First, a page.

U.S. Electricity Consumption
EIA expects total U.S. consumption of electricity will fall slightly during 2012, and then grow by 1.9 percent during 2013 (U.S. Total Electricity Consumption Chart). Growth in retail sales of electricity to the commercial and industrial sectors during 2012 of 0.7 percent and 0.8 percent, respectively, will be offset by a 2.1 percent decline in residential sector consumption. Residential consumption falls this year as a result of milder weather compared with last year. EIA estimates that U.S. residential electricity consumption during January and February was about 9 percent lower than during the same months of 2011, primarily because of the 17-percent decline in heating degree-days nationwide. Similarly, the projected 15-percent year-over-year decline in U.S. cooling degree-days this year is expected to lead to reduced electricity demand this summer. The total number of U.S. households is expected to grow by 1.4 percent during 2013, which would be the highest growth rate since 1998.
U.S. Electricity Generation
Recent data show that the trend in displacing coal with natural gas as a generation fuel has accelerated in response to the current low price of natural gas delivered to electric generators. U.S. generation fueled by natural gas in December 2011 was 11.6 percent higher than in December 2010. In contrast, coal-fired generation declined by 20.7 percent over the same period. EIA expects this fuel displacement pattern to continue at least through the first half of 2012, causing the annual average share of total generation fueled by natural gas to rise from 24.8 percent in 2011 to 27.1 percent for 2012. As delivered natural gas prices begin increasing later this year, in response to higher demand and flattening growth in production, EIA expects the trend in fuel displacement will reverse slightly in 2013, with natural gas’ share of U.S. generation falling back to an annual average of 26.1 percent (U.S. Electricity Generation Chart).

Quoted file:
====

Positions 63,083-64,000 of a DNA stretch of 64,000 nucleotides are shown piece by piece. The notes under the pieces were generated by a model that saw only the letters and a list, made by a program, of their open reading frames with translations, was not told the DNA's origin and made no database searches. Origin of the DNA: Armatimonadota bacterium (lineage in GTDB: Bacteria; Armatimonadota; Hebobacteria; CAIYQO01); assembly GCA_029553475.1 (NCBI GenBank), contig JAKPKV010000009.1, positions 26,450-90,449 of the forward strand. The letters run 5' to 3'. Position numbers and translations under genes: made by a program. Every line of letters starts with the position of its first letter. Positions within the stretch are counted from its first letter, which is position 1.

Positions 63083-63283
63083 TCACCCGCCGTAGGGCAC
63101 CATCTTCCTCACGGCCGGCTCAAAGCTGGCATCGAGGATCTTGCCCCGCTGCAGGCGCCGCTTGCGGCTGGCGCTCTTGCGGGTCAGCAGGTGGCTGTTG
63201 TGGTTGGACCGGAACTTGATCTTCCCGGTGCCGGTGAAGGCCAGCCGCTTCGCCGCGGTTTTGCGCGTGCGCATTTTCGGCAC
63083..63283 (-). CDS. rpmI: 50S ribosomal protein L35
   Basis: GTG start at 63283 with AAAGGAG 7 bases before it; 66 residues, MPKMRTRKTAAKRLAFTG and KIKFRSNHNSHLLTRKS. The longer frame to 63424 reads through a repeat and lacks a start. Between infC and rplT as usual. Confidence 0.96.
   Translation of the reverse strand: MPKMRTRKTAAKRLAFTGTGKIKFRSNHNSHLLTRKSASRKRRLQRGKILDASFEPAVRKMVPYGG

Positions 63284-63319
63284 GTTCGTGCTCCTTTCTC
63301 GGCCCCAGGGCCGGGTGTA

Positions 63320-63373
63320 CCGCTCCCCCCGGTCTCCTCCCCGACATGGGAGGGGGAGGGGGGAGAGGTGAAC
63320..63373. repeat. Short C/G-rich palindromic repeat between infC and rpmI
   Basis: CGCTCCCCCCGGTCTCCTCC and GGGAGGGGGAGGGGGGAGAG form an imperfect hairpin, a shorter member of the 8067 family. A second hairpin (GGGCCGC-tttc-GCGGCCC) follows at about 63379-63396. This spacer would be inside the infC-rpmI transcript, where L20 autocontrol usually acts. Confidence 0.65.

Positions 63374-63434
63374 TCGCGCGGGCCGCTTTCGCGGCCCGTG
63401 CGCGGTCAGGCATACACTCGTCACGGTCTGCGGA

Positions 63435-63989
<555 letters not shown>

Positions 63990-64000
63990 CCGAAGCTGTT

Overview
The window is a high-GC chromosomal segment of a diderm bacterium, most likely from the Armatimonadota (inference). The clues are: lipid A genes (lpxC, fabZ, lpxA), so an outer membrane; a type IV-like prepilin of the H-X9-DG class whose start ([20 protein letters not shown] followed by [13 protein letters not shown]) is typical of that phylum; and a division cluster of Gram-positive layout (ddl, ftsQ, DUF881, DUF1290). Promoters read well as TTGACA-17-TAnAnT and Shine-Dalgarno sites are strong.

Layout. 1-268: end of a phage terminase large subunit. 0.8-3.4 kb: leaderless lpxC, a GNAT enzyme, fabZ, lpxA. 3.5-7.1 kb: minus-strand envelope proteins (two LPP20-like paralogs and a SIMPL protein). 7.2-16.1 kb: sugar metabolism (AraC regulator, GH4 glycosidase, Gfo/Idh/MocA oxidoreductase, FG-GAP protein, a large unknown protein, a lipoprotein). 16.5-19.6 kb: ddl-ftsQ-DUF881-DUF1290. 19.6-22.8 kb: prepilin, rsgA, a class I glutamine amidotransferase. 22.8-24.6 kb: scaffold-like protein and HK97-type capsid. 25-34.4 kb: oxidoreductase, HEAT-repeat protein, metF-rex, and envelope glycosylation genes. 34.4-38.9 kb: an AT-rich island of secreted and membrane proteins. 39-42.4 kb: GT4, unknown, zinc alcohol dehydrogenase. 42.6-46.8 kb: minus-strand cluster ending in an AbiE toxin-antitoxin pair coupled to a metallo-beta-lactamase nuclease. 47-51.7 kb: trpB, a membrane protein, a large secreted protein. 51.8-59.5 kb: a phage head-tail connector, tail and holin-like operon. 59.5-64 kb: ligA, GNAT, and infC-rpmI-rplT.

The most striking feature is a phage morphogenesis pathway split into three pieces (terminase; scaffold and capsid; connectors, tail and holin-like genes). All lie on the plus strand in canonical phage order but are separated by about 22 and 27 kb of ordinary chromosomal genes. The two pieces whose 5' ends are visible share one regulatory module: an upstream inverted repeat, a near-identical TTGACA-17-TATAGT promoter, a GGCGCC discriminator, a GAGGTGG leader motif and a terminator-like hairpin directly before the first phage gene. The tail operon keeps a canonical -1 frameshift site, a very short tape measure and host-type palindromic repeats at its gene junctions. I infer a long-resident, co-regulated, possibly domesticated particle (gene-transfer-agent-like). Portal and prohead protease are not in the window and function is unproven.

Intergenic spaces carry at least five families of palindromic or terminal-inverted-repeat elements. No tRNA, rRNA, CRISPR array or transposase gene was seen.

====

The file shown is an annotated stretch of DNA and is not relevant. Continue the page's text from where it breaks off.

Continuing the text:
|U.S. Electricity Generation by Fuel, All Sectors|
U.S. Electricity Retail Prices
The price of natural gas delivered to electric generators is estimated to have averaged about $3.30 per MMBtu in February 2012, which would be its lowest nominal value in 10 years. EIA expects these low fuel costs to be passed through to residential electricity consumers over the next two years. Average U.S. residential electricity prices are forecast to rise by 0.4 percent in 2012, and then fall by 0.9 percent in 2013 (U.S. Residential Electricity Prices Chart). These growth rates compare with an average annual increase of 2.6 percent during the past five years.